I fondly remember standing at attention next to my grammar school desk, with right hand over my heart, and reciting the “Pledge of Allegiance,” along with my classmates each morning.
As the world entered the 1950s, everyone seemed to be a proud American, and why not? Our country had been instrumental in defeating the worst enemies the world had ever known. As time went on, we studied American history and government. We came to understand, by the founders implementing three separate branches of government, the U.S. governmental structure enabled, and supported, the “rule of law.”
Yet, as we grew up, it was not hard to notice how some wealthy and connected individuals were able to bend the rules to suit their purpose. My first lesson came as a “scrub” starting out at Walter Reed Junior High School.
We had to run for classes, which seemed like a monumental task for a 13-year-old. But I had done it, and just signed into my 6th period class, when through the classroom door came the principal, with a young man named Ross in tow. Seems the young man’s father was an important person in North Hollywood at the time, and Mr. Principal was giving Ross some special help getting through the process.
The class was full, but not a problem if you are the Principal. He simply removed me from the class roster, added Ross in my place, then looked me straight in the eye, and told me to “figure it out.” Now when something similar happens to you, would you allow it to make you a disgruntled individual, or could you accept it as a life lesson and learn from it?
Which brings me to Jan. 6, 2021.
While I do not think anyone wants to argue riots in D.C. are acceptable events, the line that divides protests from riots is thin. Over the past year we have witnessed numerous gatherings where which side of the line a person was standing on was determined by the observer’s agreement, or displeasure, with the group’s cause. What made the events of Jan. 6 so different? The outcome was unexpected by almost everyone. So, now might be the opportune time to learn from what happened.
To start with, 2020 had been a very frustrating year. Between COVID, lockdowns and politics, everyone’s nerves were frazzled. But when the “rule of law” was shown to be unraveling before the public’s eyes, I equate what happened to poking a hibernating bear. We experienced a year of hearing about our governmental intelligence services spying on a candidate’s campaign. We watched numerous high-level justice department officials lying to Congress and the public. We saw the FBI create convictions of political enemies, and through it all no one was held accountable.
Why? Because voters started to accept this level of behavior as normal, and each occurrence did not sufficiently poke the bear to wake it up.
Then came the presidential election. Bypassing all the suspicious activities, the public was made aware of state officials who decided not to follow the law as written by their state legislatures, and as required by the U.S. Constitution. The remaining elected officials took no remedial action and taking the issue to the courts provided no relief, either. Another poke at the bear, but the bear was still snoring. What happened to the three separate but equal branches of government? What has caused the concept to fail?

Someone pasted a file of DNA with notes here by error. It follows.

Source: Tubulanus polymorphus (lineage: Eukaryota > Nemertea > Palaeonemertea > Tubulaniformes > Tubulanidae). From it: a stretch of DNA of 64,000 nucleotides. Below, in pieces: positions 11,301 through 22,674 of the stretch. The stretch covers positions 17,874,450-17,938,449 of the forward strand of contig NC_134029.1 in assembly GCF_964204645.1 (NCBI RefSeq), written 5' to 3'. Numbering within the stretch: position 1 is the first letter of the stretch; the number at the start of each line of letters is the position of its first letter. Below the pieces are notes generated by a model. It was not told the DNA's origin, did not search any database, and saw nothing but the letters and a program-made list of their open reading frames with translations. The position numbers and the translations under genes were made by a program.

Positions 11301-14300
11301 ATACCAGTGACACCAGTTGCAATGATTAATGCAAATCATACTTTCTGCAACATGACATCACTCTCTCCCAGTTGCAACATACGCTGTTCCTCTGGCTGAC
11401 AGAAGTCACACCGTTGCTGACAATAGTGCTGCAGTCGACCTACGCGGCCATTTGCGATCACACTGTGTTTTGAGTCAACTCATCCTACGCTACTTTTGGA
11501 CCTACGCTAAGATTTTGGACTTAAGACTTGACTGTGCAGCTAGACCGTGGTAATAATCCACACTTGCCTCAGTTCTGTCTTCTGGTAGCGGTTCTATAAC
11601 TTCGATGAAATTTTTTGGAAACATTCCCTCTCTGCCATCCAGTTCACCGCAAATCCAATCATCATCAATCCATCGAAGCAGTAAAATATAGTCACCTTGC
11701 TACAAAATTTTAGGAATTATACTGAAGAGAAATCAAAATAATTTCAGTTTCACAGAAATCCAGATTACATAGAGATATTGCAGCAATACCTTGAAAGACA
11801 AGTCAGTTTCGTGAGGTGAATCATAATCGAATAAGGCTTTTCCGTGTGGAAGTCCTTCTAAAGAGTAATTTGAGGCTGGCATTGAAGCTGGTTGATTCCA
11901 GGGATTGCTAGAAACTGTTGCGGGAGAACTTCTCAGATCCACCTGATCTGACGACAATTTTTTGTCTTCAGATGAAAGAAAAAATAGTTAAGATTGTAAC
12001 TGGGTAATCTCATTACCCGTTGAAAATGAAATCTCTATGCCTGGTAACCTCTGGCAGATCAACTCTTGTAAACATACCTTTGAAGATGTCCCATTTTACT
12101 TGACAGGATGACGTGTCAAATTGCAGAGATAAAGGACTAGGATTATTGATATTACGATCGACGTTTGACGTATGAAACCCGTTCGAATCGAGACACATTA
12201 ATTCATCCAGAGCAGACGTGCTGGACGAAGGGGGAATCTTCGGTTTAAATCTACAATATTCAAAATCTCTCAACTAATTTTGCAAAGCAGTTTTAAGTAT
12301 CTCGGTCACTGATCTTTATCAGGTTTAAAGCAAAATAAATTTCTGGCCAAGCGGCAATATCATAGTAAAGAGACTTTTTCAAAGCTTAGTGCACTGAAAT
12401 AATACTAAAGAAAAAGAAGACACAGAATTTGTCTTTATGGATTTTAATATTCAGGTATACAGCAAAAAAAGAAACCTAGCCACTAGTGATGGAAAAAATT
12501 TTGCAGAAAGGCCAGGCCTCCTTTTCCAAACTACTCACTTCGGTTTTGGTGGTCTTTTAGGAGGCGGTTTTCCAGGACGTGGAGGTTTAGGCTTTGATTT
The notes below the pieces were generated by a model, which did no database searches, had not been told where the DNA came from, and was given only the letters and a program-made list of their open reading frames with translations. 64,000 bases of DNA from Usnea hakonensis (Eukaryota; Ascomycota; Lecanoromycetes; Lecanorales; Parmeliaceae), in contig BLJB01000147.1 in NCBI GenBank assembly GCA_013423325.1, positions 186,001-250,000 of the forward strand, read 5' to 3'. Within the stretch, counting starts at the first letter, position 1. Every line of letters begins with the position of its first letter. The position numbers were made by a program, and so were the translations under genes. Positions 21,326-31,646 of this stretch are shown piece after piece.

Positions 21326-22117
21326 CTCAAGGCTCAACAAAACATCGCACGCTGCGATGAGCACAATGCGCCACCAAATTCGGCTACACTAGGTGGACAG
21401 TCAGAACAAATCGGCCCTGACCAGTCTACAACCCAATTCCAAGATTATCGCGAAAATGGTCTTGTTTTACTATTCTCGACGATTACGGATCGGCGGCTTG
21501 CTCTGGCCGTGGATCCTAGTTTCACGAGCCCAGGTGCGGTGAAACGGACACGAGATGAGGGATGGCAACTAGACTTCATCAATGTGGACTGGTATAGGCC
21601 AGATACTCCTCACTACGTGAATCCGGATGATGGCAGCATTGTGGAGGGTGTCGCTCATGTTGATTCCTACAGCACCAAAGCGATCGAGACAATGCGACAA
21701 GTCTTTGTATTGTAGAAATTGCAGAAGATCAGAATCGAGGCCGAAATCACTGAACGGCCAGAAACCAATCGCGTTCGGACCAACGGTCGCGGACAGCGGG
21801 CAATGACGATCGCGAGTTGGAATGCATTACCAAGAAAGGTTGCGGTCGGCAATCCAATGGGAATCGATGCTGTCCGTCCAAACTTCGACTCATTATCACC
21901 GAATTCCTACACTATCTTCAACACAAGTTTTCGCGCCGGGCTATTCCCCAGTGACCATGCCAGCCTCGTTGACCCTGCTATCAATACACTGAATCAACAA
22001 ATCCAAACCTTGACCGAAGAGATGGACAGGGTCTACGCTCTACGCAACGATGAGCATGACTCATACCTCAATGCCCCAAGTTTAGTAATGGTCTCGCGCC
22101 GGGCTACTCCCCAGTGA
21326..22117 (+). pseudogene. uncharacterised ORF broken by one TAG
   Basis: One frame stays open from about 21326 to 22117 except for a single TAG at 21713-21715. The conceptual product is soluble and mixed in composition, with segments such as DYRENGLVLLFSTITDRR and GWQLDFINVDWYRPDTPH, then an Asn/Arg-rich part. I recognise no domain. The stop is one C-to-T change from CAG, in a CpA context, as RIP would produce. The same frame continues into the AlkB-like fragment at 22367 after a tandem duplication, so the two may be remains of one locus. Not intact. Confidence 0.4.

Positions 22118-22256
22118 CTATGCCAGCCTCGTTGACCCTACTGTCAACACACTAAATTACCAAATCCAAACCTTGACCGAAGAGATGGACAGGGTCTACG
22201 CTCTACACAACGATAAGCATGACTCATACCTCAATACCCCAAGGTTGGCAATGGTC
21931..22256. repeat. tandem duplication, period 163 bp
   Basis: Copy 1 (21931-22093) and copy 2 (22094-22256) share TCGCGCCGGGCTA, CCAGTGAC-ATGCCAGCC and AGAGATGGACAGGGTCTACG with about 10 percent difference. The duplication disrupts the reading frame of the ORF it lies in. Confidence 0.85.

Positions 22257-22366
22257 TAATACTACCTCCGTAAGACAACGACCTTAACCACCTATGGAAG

Then came the idea of demonstrating in D.C., and the plans were established and made known at least a month prior to Jan. 6.
My impression was, Donald Trump supporters felt if they provided a large enough show of solidarity with the president, Congress would be obligated to fix at least those items that violated the U.S. Constitution. But they found out they were wrong, and this time the poke was strong enough to wake the bear.
So, even before the sun went down, senators and Congress members of both parties were already on the small screen, mouthing what seemed to be a prescriptive condemnation of an attack on our democracy, while admitting to experiencing a level of fear and not putting forth a single effort to correct anything. Of course, the reason the situation drew so much ire this time around, as opposed to what we heard when a federal courthouse was burned last summer, was because it was directly pointed at the elite, who feel they are above it all.
The most important lesson, for the entire new year and years to come, remains for the U.S. Congress to implement. If Congress expects to hold the respect of their constituency, members must follow and defend the Constitution. When Congress members cannot get their programs implemented in a transparent constitutional manner, they are heading down the wrong path and should expect to be out of office soon.
We are approaching a critical period of our nation’s history. If we do not return to being a country where the “rule of law” is embraced and followed, we will lose the precious freedoms we hold dear.
If you want to be part of the solution, you need to throw off the cloak of hyper partisanship, start looking at issues and problems instead of personalities and identities, and return to the values established by our founders. They were forward looking and left us a republic with three separate branches of government, to help the country stay out of the quagmire, which we currently find is ankle deep.
Alan Ferdman is a Santa Clarita resident and a member of the Canyon Country Advisory Committee board.